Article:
Include specialty medications on a fixed co-pay tier

Public and private insurers should place at least one highly effective, innovative medication on a fixed co-pay formulary tier for all conditions to increase access and treatment adherence.

Modernize Medicare Part D

The administration and Congress should modernize the Medicare Part D benefit design to reduce the financial burden on beneficiaries.

Modernize the Medicare Part D Low-Income Subsidy (LIS) Program

Congress should modernize the Extra Help program to help more patients, eliminate cost-sharing for generic drugs, and ensure all eligible beneficiaries enroll in the program.

Eliminate vaccine co-pays under Medicare Part D

Congress, the Centers for Medicare and Medicaid Services, and insurers should eliminate vaccine co-pays in the Medicare Part D program in order to make them accessible to all beneficiaries.

Expand Medicare to include dental, hearing, and vision

Congress should expand Medicare to include and ensure adequate dental, hearing, and vision coverage and minimize out-of-pocket spending for these services.

Reduce high upfront insurance deductibles

Insurers must mitigate the impact that high upfront deductibles in commercial health insurance plans have on patients’ ability to start and stay on their prescription medications.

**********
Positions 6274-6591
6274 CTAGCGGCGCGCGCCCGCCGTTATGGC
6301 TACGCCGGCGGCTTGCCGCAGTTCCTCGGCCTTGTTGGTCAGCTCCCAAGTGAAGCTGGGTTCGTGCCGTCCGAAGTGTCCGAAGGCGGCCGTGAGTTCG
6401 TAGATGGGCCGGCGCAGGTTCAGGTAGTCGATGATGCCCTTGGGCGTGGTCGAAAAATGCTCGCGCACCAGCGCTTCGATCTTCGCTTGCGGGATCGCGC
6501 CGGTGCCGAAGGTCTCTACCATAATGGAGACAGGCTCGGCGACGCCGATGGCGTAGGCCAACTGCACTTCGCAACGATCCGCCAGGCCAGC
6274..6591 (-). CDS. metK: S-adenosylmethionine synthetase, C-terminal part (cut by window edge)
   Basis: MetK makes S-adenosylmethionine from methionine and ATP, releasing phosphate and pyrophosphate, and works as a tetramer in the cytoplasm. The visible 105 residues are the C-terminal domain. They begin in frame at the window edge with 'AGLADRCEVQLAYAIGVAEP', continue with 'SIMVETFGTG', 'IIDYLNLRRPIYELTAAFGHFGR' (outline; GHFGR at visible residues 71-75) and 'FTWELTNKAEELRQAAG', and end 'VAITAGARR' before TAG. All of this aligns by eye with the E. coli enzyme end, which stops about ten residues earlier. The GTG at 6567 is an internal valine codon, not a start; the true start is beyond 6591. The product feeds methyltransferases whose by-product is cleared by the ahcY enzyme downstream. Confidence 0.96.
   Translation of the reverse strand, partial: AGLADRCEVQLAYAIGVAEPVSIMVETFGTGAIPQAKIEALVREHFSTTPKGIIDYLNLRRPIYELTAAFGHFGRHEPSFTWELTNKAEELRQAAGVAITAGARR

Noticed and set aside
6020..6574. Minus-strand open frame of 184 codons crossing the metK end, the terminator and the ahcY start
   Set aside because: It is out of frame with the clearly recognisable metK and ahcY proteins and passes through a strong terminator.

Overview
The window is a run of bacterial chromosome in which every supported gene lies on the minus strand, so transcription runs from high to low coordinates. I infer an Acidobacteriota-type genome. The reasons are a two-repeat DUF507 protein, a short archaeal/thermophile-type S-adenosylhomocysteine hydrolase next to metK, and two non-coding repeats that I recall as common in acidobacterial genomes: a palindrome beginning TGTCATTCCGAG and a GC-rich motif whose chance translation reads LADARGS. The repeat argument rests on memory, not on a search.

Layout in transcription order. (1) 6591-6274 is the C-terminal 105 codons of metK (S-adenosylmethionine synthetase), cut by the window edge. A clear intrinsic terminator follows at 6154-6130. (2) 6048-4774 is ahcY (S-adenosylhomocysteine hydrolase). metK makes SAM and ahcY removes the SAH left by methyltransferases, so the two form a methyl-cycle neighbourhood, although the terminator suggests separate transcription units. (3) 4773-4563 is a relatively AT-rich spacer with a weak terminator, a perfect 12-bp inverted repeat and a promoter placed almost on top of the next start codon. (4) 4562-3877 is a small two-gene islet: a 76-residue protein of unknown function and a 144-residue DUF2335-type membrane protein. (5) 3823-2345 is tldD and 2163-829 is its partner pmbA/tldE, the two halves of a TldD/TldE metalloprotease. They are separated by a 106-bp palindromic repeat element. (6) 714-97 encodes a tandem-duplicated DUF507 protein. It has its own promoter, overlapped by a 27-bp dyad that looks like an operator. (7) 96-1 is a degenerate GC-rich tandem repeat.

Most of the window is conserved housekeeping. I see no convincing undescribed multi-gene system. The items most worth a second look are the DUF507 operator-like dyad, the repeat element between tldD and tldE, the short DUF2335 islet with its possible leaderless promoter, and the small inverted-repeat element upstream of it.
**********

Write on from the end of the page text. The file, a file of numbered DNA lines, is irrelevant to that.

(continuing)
Prohibit co-pay accumulators

Congress, the Centers for Medicare and Medicaid Services (CMS), and insurers should prohibit harmful co-pay accumulator programs and allow commercially-insured patients to use manufacturer co-pay cards and coupons to meet their deductibles.

Adopt value-based insurance designs

Under a value-based insurance design approach, treatments that provide high clinical value have low or no patient cost-sharing to increase patient access, ensuring more affordable care for patients.

Develop policy that considers total out-of-pocket costs

While reducing out-of-pocket expenses for prescription therapies is an important goal, it is equally vital that patients have affordable access to the other healthcare services.

Address social determinants of health in insurance policies

Socioeconomic factors like economic stability, education, healthcare access and quality, neighborhood and environment, and social and community context drive more than 80 percent of health outcomes.

Limit out-of-pocket costs for all patients

The administration, Congress, and public and private insurers should set policies that ensure that out-of-pocket costs for prescription medications are affordable and do not prevent patients—especially those with lower or fixed incomes—from starting and staying on medically necessary treatments.

Recognize the value of charitable patient assistance

Until policies ensure our nation’s most vulnerable patients can access medically necessary treatments, the administration and Congress must recognize that charitable assistance programs and foundations play a critical role in the healthcare safety net.

Cap out-of-pocket costs